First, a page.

Manipulation with underactuated-hands

Underactuated hands with compliant fingers offer an ap-pealing grasping solution due to their adaptability  to objects of uncertain size and shape. Therefore, they enable stable and robust grasps without tactile sensing or prior planning, and with open-loop control. Furthermore, open source underactuated robotic hands, which we rely on in our work, are easy to fabricate and modify. However, due to uncertainties in the manufacturing process, the hands differ in size, weight, friction and inertia.

Consequently, precise analytical models for such hands are usually unavailable as they are hard to derive. Thus, and as described in previous publication, data-based modeling enables somewhat accurate predictions and can be used for motion planning and closed-loop control. However, such an approach in the context of adaptive hands is rather novel and has not been extensively explored. Therefore, we wish to contribute a set of task benchmarks for standard performance evaluation and further development, this along with a benchmarking platform based on simulations and on real-data.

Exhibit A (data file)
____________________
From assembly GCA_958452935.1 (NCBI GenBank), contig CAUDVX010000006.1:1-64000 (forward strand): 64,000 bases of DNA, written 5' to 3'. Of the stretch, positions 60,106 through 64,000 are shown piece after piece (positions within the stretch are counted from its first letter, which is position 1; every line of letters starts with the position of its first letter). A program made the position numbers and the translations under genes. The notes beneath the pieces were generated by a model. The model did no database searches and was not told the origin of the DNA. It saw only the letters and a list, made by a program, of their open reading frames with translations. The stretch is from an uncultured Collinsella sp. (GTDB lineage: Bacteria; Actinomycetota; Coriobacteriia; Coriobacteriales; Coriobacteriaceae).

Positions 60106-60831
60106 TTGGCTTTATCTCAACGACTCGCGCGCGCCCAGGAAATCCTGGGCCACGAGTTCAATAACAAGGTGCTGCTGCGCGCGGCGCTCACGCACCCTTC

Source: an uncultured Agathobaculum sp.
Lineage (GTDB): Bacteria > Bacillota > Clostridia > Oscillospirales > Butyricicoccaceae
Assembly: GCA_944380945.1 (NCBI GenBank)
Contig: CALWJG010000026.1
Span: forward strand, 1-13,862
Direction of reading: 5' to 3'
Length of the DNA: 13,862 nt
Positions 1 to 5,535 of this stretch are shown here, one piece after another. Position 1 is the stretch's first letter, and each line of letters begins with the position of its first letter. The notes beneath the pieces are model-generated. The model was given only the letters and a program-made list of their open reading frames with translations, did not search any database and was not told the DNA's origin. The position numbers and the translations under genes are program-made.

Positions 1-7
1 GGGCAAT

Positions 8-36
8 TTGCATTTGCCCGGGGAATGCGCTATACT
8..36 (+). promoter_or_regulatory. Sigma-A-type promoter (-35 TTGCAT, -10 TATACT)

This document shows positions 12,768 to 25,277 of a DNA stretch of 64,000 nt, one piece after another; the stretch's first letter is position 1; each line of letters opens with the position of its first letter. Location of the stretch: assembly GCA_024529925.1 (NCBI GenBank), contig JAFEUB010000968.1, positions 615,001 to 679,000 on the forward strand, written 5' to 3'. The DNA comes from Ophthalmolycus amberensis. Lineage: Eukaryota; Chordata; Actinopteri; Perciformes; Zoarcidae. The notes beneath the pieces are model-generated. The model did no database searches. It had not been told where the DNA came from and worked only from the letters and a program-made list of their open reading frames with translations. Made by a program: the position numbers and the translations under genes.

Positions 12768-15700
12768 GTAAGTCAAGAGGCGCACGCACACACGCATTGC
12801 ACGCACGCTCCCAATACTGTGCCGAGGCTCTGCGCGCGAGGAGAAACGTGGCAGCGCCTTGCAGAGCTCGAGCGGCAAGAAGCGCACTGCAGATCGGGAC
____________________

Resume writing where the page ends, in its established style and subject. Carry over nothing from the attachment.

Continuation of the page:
What is RUM?

The Rutgers Underactuated-hand Manipulation (RUM) dataset is a wide set of real data collected from several underactuated hands (the Model-T42 and Model-O) across various types of objects. The data comprises of approximately 300,000 transition points for each object. Furthermore, each objects comes with 10 long validation paths which have substantial coverage of the hand’s workspace and also employs frequent changes of action.

RUM Dataset

Here we provide links to download the dataset separated by hand model and data category.

Click here to download the entire dataset (6 GB zip).

Click here to download just the Model O and T-42 Files (600 MB zip).

Model-O

Action Sequences: Data 

Model-T42

Transition Data: Discrete , Continuous

Failure Data: Discrete , Continuous

Objects

Mesh Files: Data

Information on how to access the data files can be seen in the project Github page.


Source code to control the hand and independently collect data, along with information on the dataset structure, can be viewed on the Github page.